Tab. 1 - Accuracy of crown defoliation predictions at the single tree level. (*): statistically significant bias and correlations (p ≤ 0.05).

Separation of the sun illuminated and shaded parts of the crown nearly always reduced the prediction root mean square errors by an average of 4%. However, there were cases where a reduction of 15-25 % was achieved. The correlations coefficients between field-estimated and predicted crown defoliations did always increase if the image characteristics, extracted from two crown zones, were used as the auxiliary variables in the prediction. Reduction in the root mean square errors was usually followed by a slight increase in the prediction bias, which was statistically significant for pine trees when transformed images were used as the auxiliary data sets. Image transformation into principal components and the NDVI did not reduce the root mean square error, but the NDVI did reduce significantly the prediction bias for birch when it was used as the input auxiliary data source.

The lowest root mean square error for predicted tree crown defoliation for pine trees was 7.564, 9.166 for spruce and 7.712 for birch. All were achieved using different k-NN prediction methods. The prediction bias for pine trees was less than the prediction bias for spruce trees. However, there was no unique prediction approach detected which would work best for all tree species. This confirms the findings coming from satellite image-based remote sensing, which suggested that there was no standardized solution for using the k-NN prediction. The best achieved results depend on the prediction objectives, the auxiliary data available, etc., so the settings need to be optimized every time the method is used ([15]).

The prediction accuracies were compatible with the ones achieved using similar methodological approaches but different image data as the input. Mozgeris et al. ([21])achieved 9-11% root mean square errors in predicting pine crown defoliation using color infrared aerial images taken from ultralight aircraft in areas that partly overlapping the current study area. Unpublished results for the area used in this study indicated a similar potential for color infrared aerial images taken at larger resolutions (ground sampling density of 10-15 cm). This suggested that color-infrared orthophoto maps, produced in a standardized way for Lithuanian stand-wise forest inventories may have the same or even a higher potential to predict individual tree crown defoliation as other aerial images acquired for use in forest health assessment studies.

The main aim of producing the color-infrared orthophotos is to use them within the frames of the Lithuanian stand-wise forest inventory to facilitate the delineation of forest compartments. Forest compartments are usually delineated by analyzing the basic forest stand characteristics (tree species composition, density, crown diameter in relation to the stem height and the diameter at breast height) that have been visually estimated from orthophoto imagery and comparing them to historical records from previous forest inventories ([19]). Technically, visual interpretation of tree crown defoliation could happen while delineation of forest compartments is taking place. Detection and mapping of forest health is important when creating treatment plans and for correcting growth estimates. The possibility of detecting crown defoliation classes corresponding to the UN-ECE/ ICP-Forests for pine and spruce stands using visual analytical interpretation of color-infrared aerial photographs at a scale 1:10000 in Lithuania has been investigated by Daniulis & Mozgeris ([7]). However, such solutions would require special training and could potentially suffer from some subjectivity. Another option could be the automatic prediction of the health status of forest compartments. In this study individual tree crown level defoliation predictions, achieved using orthophoto maps, were averaged to the sample plot level. The average figures were then compared with the figures obtained using field surveyed defoliation of the same trees. It was clear that not all trees were identified on the orthophotos. Only crowns that were sun illuminated when the aerial image was taken, that did not overlap other crowns and were large enough to be detectable by the sensor could be identified on the aerial images ([9]). This fact may cause some differences in average defoliation values estimated in the field and by using aerial images.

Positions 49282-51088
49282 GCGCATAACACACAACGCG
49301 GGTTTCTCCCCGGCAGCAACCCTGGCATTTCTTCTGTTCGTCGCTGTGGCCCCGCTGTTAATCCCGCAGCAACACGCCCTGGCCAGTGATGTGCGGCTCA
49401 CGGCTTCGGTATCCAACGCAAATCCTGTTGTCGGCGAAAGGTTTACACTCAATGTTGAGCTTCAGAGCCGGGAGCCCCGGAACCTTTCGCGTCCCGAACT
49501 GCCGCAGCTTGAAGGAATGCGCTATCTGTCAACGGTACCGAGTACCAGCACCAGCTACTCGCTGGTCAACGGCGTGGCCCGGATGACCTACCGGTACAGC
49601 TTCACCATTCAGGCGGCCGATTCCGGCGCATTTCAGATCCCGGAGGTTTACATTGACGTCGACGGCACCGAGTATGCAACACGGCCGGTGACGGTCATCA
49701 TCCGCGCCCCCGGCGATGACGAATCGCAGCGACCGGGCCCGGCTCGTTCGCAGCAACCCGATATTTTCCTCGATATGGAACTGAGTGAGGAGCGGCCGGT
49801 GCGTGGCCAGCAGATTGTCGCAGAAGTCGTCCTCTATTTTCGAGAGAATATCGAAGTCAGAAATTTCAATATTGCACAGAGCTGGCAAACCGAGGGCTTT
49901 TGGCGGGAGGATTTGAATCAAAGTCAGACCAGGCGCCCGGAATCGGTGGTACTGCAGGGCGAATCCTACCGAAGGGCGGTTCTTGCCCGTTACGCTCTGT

Only 16 % of the trees present in the field were not detected on the orthophoto maps (Tab. 2). Only 5-10% of the pine trees were not detected on the image, regardless of the tree status in the canopy. Average defoliation detection rates for pine stands using orthophoto maps did not significantly differ from rates derived from using visual assessment methods. The average defoliation of spruce stands would be 2% less because a little more than half of the spruce trees were detected on the aerial image. However, 88% and 73% of superior and dominant spruce trees, respectively, were detected on the image but this would not have influenced average image and field estimated defoliation values. The detection of birch trees on the image was between the pine and spruce as were the differences in average field and image estimated defoliations.